By Catherine Featherston
Special to DNAinfo.com New York
WASHINGTON HEIGHTS — Local leaders gave the embattled Parrilla Steakhouse yet another temporary reprieve, the latest lifeline in its quest to transfer ownership and keep the restaurant alive.
Community Board 12 once again tabled a vote on the matter after Hector Santana, an independent compliance consultant recently hired by the Parrilla Steakhouse's owner’s brother, urged members of the board this week to work with the restaurant.
“Any opportunity for the community board to work with small business to ensure they comply with the community’s needs and regulatory agency’s requirements should be taken,” said Santana.
The goal of Santana's presentation was to convince CB12 to recommend that the State Liquor Authority approve its corporate change license request.
Until now, Parrilla had been under the advisement of their accountant and spokesman Manuel Vidal. Santana was brought on board by Don Manuel Hernandez, who is trying to gain ownership of the restaurant from his ill brother, Gino, who has been criticized for irresponsible business practices.
City Councilman Ydanis Rodriguez claims his office has received more than 400 noise complaints over the past several years stemming from the restaurant. He has recommended against approving the change in ownership “until local precinct and elected officials sit down with this restaurant to figure out how we can change the perception and reality of La Parrilla.”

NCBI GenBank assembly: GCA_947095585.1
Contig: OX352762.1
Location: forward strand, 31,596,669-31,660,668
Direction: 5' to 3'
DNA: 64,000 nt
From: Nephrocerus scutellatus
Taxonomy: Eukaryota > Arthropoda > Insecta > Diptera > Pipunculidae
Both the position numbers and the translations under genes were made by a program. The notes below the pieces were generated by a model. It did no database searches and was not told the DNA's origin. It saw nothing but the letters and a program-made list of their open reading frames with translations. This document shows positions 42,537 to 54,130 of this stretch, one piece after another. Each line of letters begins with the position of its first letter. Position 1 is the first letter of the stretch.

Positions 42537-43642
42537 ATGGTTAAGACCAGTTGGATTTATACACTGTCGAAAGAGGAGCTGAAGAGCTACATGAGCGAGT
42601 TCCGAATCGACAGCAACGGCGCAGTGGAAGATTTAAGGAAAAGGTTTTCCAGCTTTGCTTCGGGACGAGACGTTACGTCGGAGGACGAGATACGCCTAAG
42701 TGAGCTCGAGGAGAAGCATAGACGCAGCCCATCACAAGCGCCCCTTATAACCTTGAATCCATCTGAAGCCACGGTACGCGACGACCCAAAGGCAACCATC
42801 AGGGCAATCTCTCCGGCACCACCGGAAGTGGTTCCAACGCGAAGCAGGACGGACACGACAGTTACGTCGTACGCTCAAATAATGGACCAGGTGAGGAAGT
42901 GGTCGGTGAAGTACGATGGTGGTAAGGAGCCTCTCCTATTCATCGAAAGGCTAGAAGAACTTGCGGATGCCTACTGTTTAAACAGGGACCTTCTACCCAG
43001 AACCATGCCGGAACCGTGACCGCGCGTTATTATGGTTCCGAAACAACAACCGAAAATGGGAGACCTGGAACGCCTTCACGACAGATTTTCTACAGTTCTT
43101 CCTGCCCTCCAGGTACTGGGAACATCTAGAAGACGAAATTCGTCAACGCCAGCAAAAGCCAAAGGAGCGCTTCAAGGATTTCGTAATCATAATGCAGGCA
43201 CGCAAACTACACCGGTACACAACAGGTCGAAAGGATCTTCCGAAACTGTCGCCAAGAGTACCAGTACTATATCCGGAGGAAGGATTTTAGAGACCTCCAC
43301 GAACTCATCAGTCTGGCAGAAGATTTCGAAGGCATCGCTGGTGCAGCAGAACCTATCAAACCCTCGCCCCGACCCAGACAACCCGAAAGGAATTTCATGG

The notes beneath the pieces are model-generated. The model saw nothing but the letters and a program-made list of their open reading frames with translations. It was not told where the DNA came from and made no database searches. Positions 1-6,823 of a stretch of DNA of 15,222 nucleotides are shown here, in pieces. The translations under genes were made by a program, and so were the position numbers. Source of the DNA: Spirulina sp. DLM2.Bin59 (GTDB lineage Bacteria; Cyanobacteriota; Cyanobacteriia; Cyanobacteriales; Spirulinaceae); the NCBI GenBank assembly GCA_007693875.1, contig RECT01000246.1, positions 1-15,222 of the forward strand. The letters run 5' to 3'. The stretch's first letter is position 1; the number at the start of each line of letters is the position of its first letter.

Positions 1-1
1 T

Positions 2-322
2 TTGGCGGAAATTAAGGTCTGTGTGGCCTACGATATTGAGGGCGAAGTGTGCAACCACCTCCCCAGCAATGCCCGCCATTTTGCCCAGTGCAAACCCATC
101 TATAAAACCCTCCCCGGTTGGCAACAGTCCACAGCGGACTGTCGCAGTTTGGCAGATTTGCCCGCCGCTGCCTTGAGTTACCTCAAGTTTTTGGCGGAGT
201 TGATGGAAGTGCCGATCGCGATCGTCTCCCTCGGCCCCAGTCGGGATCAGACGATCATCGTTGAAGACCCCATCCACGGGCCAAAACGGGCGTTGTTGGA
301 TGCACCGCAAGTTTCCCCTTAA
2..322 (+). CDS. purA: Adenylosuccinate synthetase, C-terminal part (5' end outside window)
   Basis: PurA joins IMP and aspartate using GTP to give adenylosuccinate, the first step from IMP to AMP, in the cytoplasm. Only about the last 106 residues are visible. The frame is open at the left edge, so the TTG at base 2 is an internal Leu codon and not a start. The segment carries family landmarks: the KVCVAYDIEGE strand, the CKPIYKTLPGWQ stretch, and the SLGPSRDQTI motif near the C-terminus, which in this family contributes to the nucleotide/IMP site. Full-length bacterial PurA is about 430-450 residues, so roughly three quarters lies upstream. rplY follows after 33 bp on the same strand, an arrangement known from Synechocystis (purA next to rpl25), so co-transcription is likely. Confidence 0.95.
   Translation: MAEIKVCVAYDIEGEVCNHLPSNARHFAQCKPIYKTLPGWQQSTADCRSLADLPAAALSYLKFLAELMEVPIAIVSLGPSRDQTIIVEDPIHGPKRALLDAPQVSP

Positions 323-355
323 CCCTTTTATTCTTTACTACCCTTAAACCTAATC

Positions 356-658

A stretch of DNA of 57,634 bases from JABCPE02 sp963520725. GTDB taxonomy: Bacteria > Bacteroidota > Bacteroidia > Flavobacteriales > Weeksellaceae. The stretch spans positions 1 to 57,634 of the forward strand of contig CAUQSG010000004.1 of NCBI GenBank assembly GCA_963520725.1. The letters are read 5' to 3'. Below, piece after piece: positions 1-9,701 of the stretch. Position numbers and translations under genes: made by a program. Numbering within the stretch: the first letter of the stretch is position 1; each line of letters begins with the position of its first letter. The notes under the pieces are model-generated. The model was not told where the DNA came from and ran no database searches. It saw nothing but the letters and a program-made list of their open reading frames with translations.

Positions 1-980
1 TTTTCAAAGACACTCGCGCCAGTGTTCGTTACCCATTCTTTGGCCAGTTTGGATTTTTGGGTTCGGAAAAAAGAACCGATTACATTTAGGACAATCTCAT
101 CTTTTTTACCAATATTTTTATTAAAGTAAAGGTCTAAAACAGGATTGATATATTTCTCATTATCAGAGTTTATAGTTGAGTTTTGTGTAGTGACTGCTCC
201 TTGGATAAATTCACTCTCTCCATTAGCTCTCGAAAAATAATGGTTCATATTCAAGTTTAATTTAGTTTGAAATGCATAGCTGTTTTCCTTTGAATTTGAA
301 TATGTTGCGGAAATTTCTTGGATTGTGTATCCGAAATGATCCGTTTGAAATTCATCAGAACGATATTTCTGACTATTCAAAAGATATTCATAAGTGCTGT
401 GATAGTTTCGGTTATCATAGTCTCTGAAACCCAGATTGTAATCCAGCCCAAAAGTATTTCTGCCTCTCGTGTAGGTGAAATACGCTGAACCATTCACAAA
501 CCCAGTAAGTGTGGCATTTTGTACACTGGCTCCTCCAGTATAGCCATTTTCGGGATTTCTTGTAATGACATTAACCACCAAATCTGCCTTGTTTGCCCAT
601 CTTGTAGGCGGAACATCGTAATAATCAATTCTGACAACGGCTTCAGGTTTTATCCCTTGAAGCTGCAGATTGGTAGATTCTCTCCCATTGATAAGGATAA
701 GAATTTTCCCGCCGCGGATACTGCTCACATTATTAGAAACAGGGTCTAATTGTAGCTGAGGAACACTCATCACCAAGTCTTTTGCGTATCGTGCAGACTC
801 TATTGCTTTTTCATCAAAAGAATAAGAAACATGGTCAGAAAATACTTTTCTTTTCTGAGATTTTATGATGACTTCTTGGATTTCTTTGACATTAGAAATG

The restaurant was enmeshed in a scandal last February when four detectives from the 33rd Precinct were caught drinking there while still on duty. Investigators are also looking into allegations against Gino Hernandez for sexual harassment after the February incident.
The NYPD could not immediately provide details on the status of the investigation.
At the time, politicians called for a full investigation into the allegations and for the closure of the restaurant, which they say constructed an illegal back room where the alleged assault took place. The Department of Buildings is also investigating whether a back room the restaurant owner constructed out of a ground floor apartment in the building is legal, officials said.
DOB officials did not immediately respond to a request for comment.
Santana said he and the business owners are willing to work with city agencies and community leaders. He added that since being retained to work with Parrilla on compliance last month, he has led an effort to beef up soundproofing in the restaurant and updated their ID verification software.
“We have a lot of business owners who are not well advised,” he said. “We have a responsibility as a community to make sure they are informed and educated.”
Community Board 12's licensing committee will continue its discussion of Parrilla's application during its meeting on Nov. 13. The full board will vote on the resolution at the end of the month during its general meeting.